Matt Fernandes has made a career out of connecting with the preschool crowd. Whether it’s the adventures of Dot, a spunky eight-year-old tech whiz, orÂ Top Wing, about four young birds helping their community, his shows captivate and educate.
Now Fernandes has got a new project, Kingdom Force, and has the Avengers franchise to thank for it.
“I was in a toy store, and I saw this boy with his mom and he was begging her for Avengers toys and Transformers toys,” Fernandes says. “It dawned on me, ‘You know what? This boy wants these toys, but I bet you he’s never watched the movies because he’s too young. Those movies are not for him, but the toys were.'” The result? Kingdom Force.
Premiering Saturday at 9 a.m. on CBC, the 26-episode first season follows five animal heroes as they protect the citizens of five unique animal kingdoms. Wolf Luka, ape Dalilah, cat Mittens, polar bear Norvyn and badger TJ are from different communities but must work together to take down baddies, sometimes as a combined robot named Alpha-Mech.
We spoke to Matt Fernandes about Kingdom Force, how it came about and what he wants kids and parents to learn when they tune in.
Matt Fernandes: I was in a toy store, and I saw this boy with his mom and he was begging her for Avengers toys and Transformers toys. And it dawned on me, ‘You know what? This boy wants these toys, but I bet you he’s never watched the movies and he’s too young. Those movies are not for him, but the toys were.’ I realized that there was a gap where these kids were going from, say, Paw Patrol or Bob the Builder and making this leap all the way to Avengers, which is a steep climb. I felt like there was a space in between and they were missing a hero that had all the sort of same, high stakes and thrills and spills and rough and tumble that was for them.
I’m a huge 80’s fan, so I put in some 80’s nostalgia in some of the shows. The other thing I really wanted to speak about was diversity. In the show, there are five different kingdoms that have their own history, their own culture their own way of doing things, and they’ve all sort of lived separately. Kingdom Force is a hero from each kingdom who have come together to create a hero for all kingdoms. It really is about unity, strength through unity and strength through diversity. This is sort of the main theme of the whole show and something that I wanted to attack. I combined those two needs into Kingdom Force.
Teamwork and diversity are very top of mind right now. It’s really poignant.
MF: Absolutely. Different cultures coming together to work for one goal for the good of everybody. We lean into that and that was something we really wanted to speak about and I think comes through in our show.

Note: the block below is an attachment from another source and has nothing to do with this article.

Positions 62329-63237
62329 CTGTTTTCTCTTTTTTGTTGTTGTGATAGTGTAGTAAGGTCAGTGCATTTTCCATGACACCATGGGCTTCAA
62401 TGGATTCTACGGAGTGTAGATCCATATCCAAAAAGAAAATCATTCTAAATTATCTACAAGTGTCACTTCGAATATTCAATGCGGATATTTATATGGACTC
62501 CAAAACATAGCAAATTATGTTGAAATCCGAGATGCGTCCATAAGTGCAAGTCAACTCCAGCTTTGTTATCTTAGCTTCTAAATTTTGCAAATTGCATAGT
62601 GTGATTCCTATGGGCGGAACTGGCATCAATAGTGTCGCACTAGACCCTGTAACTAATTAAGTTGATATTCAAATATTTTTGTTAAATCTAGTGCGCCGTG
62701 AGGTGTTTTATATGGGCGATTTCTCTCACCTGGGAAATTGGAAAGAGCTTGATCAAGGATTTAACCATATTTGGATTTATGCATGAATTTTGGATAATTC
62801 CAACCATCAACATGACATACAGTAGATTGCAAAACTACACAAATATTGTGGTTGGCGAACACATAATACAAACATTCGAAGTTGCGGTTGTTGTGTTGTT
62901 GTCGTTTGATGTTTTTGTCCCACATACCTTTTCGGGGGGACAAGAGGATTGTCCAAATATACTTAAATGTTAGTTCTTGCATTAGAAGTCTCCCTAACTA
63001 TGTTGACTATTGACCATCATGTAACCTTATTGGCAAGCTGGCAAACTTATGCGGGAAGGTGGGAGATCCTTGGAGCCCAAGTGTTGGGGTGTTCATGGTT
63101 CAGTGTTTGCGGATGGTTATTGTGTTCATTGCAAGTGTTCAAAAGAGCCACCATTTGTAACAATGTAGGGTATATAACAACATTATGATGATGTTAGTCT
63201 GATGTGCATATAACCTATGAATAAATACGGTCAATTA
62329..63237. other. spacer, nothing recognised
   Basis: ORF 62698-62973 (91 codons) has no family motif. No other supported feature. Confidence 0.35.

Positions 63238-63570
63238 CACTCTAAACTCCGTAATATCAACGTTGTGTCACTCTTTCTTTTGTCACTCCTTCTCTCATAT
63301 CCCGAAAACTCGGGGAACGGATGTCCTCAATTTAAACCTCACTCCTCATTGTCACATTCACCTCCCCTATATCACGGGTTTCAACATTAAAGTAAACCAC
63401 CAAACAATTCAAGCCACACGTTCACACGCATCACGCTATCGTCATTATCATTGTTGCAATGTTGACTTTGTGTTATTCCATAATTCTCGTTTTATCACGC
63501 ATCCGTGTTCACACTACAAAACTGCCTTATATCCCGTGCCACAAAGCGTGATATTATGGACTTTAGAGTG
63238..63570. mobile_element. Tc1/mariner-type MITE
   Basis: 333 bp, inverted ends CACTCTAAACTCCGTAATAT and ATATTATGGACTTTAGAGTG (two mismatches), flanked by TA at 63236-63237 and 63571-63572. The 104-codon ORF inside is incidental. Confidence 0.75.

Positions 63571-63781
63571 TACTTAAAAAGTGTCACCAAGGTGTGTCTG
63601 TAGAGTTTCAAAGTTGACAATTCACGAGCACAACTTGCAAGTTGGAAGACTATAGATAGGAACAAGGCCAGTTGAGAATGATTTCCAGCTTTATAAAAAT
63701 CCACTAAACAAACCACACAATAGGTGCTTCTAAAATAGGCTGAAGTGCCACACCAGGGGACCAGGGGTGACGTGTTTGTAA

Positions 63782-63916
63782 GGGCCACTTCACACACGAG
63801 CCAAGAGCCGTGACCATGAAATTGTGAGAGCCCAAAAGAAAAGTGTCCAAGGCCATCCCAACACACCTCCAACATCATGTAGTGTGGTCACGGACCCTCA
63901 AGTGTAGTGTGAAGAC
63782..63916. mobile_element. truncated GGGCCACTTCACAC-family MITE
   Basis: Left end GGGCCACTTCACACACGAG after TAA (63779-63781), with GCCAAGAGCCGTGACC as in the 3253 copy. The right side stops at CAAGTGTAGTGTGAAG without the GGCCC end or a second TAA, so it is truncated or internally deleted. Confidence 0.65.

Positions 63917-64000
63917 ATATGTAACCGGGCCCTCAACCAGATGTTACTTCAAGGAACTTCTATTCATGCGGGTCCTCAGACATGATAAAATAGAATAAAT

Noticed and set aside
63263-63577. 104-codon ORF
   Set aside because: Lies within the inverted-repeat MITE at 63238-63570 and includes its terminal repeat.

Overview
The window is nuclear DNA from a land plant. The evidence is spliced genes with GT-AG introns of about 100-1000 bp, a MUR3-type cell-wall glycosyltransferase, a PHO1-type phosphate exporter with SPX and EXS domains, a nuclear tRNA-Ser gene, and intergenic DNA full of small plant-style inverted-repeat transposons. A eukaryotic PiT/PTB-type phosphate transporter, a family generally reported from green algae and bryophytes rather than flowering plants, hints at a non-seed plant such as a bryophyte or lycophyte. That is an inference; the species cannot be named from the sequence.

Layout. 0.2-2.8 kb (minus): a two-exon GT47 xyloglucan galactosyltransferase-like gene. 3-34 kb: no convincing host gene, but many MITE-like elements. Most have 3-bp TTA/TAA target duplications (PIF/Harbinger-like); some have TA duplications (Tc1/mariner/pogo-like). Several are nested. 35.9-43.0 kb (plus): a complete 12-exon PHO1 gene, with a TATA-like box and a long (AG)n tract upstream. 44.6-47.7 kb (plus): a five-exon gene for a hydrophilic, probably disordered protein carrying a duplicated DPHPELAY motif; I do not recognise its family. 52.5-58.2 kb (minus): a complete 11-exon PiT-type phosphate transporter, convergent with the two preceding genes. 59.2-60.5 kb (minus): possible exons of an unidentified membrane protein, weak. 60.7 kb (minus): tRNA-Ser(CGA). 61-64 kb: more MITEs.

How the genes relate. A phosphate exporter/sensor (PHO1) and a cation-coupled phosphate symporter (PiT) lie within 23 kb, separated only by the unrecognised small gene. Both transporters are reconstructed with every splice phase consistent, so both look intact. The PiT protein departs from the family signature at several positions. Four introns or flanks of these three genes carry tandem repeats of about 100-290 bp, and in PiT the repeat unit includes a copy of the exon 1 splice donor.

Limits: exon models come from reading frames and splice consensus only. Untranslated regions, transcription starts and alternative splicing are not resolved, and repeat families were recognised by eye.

It certainly comes through in the first episode, even though they don’t always get along.
MF: That’s right. Not all of them are always going about a problem in the same way, and there is conflict within the team. But ultimately, there is a resolution and they learn how to work together. It’s not like everybody’s all happy-go-lucky all the time and always on the same page. We actually show a bit of that conflict. But in the end there’s this big learn that being together or taking, both of their strengths combined, they’re stronger.
Was it always the idea to have five animal heroes?
MF: It was always five, but the original designs were actually all five cats. We had a lion and a cheetah and a panther and it originally was called Big Cats. Then slowly, over time, as we developed it, we realized it would be stronger to make it, really vastly different animals and really lean into the culture of those animals and it made the diversity just a little more rich.
You’ve made a career out of working in this genre. What are some of the specific challenges that you face that may be a primetime drama doesn’t? Is education a big part of it?
MF: I would say yes, absolutely. Some shows are lean a little bit heavier on curriculum, some don’t, but, that’s something that really important that you’re giving them big sort of life lessons. Moral lessons are really important.
But the other biggest challenge is they’re a brutally honest audience. You need to grab their attention immediately or else you’ve lost them forever. But if you do get their attention, you have a fan forever. They don’t have the patience to sit through five episodes before you get into the plot, you really need to grab them right away. And that’s, it’s such a visceral response for kids.
You mentioned the 80s earlier. What were the shows that made an impact on you when you were growing up?
MF: I mean I was right in the heart of G.I. Joe, the golden era; there was sort of all lots of animÃ© when I was a kid as well. For me that was the religion, right? Saturday morning cartoons, from six in the morning til noon, that was my day. That was my time. That’s probably had a huge influence on why I’m doing the things I’m doing now.
Kingdom Force airs Saturdays at 9 a.m. on CBC.
Images courtesy of CBC.